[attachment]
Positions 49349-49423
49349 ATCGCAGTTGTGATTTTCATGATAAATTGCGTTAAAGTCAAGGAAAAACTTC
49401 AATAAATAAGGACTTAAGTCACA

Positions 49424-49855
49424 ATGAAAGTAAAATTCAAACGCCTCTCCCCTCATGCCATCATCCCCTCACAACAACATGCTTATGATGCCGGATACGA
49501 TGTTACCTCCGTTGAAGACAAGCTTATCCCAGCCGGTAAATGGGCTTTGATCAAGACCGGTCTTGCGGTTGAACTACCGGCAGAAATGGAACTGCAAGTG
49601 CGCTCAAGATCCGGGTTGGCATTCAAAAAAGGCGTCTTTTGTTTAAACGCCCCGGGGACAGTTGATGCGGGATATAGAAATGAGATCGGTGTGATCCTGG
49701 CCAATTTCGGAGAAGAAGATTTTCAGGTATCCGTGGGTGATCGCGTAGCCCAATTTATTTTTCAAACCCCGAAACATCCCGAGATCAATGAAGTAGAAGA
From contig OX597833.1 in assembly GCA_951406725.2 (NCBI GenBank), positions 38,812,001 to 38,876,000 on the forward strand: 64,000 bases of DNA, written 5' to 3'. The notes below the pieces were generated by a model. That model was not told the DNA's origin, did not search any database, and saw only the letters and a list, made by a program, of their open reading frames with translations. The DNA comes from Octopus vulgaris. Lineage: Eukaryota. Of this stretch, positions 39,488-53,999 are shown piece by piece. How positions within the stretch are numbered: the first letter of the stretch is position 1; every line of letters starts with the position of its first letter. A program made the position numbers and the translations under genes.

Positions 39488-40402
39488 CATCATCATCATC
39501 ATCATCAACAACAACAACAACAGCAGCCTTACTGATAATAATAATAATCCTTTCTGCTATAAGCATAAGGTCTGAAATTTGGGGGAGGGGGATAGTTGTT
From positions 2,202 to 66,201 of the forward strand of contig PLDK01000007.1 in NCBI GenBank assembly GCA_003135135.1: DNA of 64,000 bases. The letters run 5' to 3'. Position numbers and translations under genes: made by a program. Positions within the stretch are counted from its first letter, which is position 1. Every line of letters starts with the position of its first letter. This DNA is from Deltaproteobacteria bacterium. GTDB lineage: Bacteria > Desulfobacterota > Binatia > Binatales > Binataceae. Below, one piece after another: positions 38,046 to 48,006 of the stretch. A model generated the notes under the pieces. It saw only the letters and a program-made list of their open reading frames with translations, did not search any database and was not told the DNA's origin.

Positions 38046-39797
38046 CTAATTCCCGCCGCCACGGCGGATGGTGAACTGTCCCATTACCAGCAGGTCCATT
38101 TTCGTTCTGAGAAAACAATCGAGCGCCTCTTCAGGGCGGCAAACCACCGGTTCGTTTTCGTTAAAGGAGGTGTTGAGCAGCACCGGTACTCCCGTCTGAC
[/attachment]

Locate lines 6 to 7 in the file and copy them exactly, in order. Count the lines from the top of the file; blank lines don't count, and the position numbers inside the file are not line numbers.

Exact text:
49501 TGTTACCTCCGTTGAAGACAAGCTTATCCCAGCCGGTAAATGGGCTTTGATCAAGACCGGTCTTGCGGTTGAACTACCGGCAGAAATGGAACTGCAAGTG
49601 CGCTCAAGATCCGGGTTGGCATTCAAAAAAGGCGTCTTTTGTTTAAACGCCCCGGGGACAGTTGATGCGGGATATAGAAATGAGATCGGTGTGATCCTGG